8. The Shelter by Jars of Clay. Jars of Clay is an old favorite for me. Back in my high-school days, I found them and recognized them as one of the Christian Bands that Didn’t Stink. (The list has grown longer, thank God). I have never heard a bad album from Jars of Clay. The Shelter has an interesting concept. First, it consists entirely of worship songs and worship-like songs. Secondly, almost all the songs feature special guests, but the guest singers are integrated into the songs in interesting ways, rather than the traditional alternating verses of most duets. This organic approach to guests pays off–the songs are never overpowered by guest vocalists. This is a very uplifting album. The title track was an inspiration to me during this summer.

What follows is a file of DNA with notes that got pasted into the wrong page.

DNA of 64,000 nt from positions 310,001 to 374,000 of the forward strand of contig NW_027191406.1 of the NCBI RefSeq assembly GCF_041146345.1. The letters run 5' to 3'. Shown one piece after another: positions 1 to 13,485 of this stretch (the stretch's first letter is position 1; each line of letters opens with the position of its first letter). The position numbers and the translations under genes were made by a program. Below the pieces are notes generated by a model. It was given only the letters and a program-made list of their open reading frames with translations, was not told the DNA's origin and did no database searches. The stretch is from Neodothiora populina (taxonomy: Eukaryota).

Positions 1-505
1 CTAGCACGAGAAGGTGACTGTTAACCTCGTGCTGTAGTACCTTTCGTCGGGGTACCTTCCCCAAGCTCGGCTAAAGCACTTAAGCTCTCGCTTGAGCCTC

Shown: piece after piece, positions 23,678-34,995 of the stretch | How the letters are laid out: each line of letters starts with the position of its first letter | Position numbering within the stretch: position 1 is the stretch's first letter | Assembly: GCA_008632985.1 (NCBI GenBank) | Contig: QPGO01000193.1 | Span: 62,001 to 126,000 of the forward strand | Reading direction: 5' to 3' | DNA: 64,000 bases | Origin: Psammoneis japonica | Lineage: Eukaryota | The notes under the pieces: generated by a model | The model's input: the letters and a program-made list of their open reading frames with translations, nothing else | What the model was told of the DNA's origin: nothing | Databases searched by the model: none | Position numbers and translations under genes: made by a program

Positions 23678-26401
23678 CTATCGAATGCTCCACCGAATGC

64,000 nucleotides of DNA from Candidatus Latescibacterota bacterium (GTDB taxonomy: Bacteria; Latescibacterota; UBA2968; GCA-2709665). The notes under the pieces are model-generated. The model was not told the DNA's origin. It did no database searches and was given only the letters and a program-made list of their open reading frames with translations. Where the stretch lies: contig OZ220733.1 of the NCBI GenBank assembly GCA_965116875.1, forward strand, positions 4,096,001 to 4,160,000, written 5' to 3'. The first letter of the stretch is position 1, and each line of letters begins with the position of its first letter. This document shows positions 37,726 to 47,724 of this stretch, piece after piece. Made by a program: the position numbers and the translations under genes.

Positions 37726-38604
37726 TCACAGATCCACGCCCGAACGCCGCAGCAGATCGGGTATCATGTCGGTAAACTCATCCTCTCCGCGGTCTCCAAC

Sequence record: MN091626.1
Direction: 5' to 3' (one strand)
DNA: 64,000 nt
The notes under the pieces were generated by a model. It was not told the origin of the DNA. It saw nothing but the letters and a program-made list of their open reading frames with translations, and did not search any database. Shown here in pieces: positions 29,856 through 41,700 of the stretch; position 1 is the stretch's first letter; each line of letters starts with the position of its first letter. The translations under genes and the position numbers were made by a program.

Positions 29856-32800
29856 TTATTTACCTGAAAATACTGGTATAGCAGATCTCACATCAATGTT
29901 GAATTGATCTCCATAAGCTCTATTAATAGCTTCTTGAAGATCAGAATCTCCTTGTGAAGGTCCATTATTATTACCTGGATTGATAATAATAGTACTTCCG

9. Raising Up The Dead by Caedmon’s Call. Like Jars of Clay, Caedmon’s Call is one of the “Christian Bands that Didn’t Stink,” and they also have never put out a bad album, although Company of Angels II didn’t quite live up to the original. This album shows a darker side of Caedmon’s Call, most likely due to the influence of Derek Webb, who provides a lot of the vocals. The songs focus more on personal issues and stories, making this record more like 40 Acres or Caedmon’s Call than Back Home, or any of the worship projects. The music is also more “indie” than the previous records–and yes, there is the Sufjan-influenced trumpet solo. This is one of Caedmon’s Call’s best records yet, and it shows their ability to write in a different style.